Barita Education Foundation presents 10 bursaries
Keisha Hill, Gleaner Writer
The Barita Education Foundation, in celebrating its 10th anniversary, presented 10 stakeholders with bursaries aimed at assisting and improving their lives.
The Barita Education Foundation (BEF) focuses on developing literacy and numeracy at the early-childhood level (three- to six-year-olds) in vulnerable communities in Kingston and St Andrew. The foundation, which was launched with five partner schools, has now grown to 31 schools, impacting the lives of 9,370 children, 1,442 parents, and 143 teachers. The BEF focuses on three main areas, training teachers, teaching children, and working with parents. The bursaries were presented to persons in three categories.
In category one, four children with special needs will be assessed at the Mico Care Centre. This evaluation will provide a guide for the teachers that will be utilised from the basic-school level to their primary education. In category two, three teachers will receive additional training in English language that will prepare them for the Caribbean Secondary Education Certificate (CSEC) examinations. This will provide a gateway for them while they pursue higher education at teachers' colleges. In category three, three parents will attend the HEART Trust/NTA to receive training and certification to improve their employability.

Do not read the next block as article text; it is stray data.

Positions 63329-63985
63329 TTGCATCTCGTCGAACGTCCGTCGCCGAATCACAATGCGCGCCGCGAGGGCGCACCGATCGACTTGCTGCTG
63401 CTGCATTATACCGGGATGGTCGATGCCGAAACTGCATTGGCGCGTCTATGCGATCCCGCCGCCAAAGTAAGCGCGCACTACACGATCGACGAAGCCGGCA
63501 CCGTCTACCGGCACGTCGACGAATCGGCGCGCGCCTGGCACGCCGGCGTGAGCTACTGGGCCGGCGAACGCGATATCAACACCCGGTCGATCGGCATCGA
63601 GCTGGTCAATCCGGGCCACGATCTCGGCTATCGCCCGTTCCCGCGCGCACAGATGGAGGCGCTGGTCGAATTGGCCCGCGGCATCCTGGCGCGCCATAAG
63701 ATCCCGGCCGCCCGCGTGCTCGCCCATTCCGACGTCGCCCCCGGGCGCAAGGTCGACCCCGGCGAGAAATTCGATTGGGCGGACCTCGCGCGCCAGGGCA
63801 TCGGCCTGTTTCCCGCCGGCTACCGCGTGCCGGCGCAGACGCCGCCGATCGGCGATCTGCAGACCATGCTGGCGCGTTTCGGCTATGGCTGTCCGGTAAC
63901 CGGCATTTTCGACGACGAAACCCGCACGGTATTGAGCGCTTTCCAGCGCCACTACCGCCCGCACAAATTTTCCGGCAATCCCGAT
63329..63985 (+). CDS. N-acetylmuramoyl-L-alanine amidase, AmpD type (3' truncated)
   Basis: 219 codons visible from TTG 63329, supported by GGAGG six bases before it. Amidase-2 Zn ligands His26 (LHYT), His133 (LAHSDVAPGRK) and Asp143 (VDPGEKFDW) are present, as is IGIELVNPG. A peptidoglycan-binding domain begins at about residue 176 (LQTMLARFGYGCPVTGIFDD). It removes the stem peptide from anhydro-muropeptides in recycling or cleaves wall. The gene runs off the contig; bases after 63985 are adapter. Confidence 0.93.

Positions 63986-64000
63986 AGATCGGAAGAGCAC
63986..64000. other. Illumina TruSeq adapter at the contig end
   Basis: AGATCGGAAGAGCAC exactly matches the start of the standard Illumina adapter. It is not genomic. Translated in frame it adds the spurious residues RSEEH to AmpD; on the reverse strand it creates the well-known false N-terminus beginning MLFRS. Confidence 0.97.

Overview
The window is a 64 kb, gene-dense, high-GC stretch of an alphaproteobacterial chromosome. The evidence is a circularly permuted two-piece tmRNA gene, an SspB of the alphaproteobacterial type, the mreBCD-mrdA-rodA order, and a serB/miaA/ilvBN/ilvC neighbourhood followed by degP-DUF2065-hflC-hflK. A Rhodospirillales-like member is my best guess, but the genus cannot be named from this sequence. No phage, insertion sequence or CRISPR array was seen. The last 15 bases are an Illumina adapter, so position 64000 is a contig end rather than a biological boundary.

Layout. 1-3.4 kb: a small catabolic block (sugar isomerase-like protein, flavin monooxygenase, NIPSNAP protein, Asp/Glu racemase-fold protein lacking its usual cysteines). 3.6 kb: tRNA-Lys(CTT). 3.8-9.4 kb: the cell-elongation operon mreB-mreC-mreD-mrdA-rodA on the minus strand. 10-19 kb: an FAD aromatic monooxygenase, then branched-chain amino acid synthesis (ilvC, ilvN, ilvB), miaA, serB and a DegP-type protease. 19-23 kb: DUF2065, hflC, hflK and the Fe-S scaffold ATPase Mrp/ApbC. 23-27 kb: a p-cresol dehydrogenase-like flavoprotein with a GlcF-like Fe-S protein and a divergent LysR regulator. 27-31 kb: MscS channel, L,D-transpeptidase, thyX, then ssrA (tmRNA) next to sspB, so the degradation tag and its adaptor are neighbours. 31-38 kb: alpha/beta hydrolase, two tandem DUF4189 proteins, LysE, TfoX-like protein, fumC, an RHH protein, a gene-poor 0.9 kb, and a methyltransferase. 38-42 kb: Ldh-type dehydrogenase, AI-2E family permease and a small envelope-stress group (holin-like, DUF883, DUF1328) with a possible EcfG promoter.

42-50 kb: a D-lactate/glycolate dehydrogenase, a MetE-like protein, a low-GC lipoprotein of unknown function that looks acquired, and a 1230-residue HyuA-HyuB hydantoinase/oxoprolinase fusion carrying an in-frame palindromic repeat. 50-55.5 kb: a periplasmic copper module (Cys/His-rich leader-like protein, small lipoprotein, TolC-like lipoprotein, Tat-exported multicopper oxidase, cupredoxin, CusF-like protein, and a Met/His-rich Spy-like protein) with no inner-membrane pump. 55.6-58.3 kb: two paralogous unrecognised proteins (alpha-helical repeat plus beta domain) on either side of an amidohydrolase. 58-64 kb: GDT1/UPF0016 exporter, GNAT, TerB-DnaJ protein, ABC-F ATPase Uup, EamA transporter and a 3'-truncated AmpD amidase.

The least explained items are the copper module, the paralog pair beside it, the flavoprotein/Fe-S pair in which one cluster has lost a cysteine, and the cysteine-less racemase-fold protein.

Lateto Wilson one of the bursary recipients and a teacher at the Mennonite Basic School on White Hall Avenue said the bursary would give her the opportunity to improve her academic qualifications.
"I am excited and overwhelmed because it is going to help me with my expenses and tuition for the entire year," Wilson said.
Chairman of the BEF, Rita Humphries-Lewin, used the occasion to reinforce the foundation's commitment to the development of the country through increasing literacy among children.
"Barita has dedicated its resources to this effort because we believe that this is the only way to effect sustainable change in our nation," she said. "By focusing on developing literacy and numeracy in three- to six-year-olds and by working with their parents and guardians to improve their parental skills and consciousness, we are creating a more literate, stable Jamaica. I have always said, 'teach a child to read and write and you open their eyes to the world'."
Humphries-Lewin said in assessing the last decade, the board took the decision to put a halt to expanding into new schools and instead revisit old schools to ensure that with all the changes being made by the education ministry and with the new curriculum, that the teachers are equipped and ready to take on the challenges.